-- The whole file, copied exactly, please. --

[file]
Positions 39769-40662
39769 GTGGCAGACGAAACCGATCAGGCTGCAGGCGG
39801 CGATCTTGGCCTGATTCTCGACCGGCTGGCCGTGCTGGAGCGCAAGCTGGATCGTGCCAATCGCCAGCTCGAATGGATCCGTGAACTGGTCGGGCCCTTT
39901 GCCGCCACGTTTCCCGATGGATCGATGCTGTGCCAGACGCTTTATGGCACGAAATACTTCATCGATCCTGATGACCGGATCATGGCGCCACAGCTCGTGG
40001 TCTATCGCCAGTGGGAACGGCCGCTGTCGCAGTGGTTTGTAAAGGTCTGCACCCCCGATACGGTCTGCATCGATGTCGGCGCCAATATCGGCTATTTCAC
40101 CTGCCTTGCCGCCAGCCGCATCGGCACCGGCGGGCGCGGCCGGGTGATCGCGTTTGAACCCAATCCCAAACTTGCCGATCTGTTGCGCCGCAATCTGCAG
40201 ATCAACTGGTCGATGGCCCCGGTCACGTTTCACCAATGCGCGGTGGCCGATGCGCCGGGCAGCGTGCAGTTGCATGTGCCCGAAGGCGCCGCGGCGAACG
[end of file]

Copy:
Positions 39769-40662
39769 GTGGCAGACGAAACCGATCAGGCTGCAGGCGG
39801 CGATCTTGGCCTGATTCTCGACCGGCTGGCCGTGCTGGAGCGCAAGCTGGATCGTGCCAATCGCCAGCTCGAATGGATCCGTGAACTGGTCGGGCCCTTT
39901 GCCGCCACGTTTCCCGATGGATCGATGCTGTGCCAGACGCTTTATGGCACGAAATACTTCATCGATCCTGATGACCGGATCATGGCGCCACAGCTCGTGG
40001 TCTATCGCCAGTGGGAACGGCCGCTGTCGCAGTGGTTTGTAAAGGTCTGCACCCCCGATACGGTCTGCATCGATGTCGGCGCCAATATCGGCTATTTCAC
40101 CTGCCTTGCCGCCAGCCGCATCGGCACCGGCGGGCGCGGCCGGGTGATCGCGTTTGAACCCAATCCCAAACTTGCCGATCTGTTGCGCCGCAATCTGCAG
40201 ATCAACTGGTCGATGGCCCCGGTCACGTTTCACCAATGCGCGGTGGCCGATGCGCCGGGCAGCGTGCAGTTGCATGTGCCCGAAGGCGCCGCGGCGAACG